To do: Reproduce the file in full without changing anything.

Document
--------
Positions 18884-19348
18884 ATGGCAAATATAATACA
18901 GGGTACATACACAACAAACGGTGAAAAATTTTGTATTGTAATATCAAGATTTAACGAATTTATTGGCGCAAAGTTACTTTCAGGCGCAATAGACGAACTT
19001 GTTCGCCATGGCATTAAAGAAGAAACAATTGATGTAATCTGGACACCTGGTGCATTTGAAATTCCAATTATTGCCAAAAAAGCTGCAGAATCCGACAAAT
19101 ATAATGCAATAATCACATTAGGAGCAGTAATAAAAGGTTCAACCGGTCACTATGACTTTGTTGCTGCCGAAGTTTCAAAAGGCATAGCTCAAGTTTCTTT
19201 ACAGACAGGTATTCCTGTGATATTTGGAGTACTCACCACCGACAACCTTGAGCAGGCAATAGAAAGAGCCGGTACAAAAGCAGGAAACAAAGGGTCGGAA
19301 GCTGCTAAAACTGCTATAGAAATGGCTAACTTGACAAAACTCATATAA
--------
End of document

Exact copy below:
Positions 18884-19348
18884 ATGGCAAATATAATACA
18901 GGGTACATACACAACAAACGGTGAAAAATTTTGTATTGTAATATCAAGATTTAACGAATTTATTGGCGCAAAGTTACTTTCAGGCGCAATAGACGAACTT
19001 GTTCGCCATGGCATTAAAGAAGAAACAATTGATGTAATCTGGACACCTGGTGCATTTGAAATTCCAATTATTGCCAAAAAAGCTGCAGAATCCGACAAAT
19101 ATAATGCAATAATCACATTAGGAGCAGTAATAAAAGGTTCAACCGGTCACTATGACTTTGTTGCTGCCGAAGTTTCAAAAGGCATAGCTCAAGTTTCTTT
19201 ACAGACAGGTATTCCTGTGATATTTGGAGTACTCACCACCGACAACCTTGAGCAGGCAATAGAAAGAGCCGGTACAAAAGCAGGAAACAAAGGGTCGGAA
19301 GCTGCTAAAACTGCTATAGAAATGGCTAACTTGACAAAACTCATATAA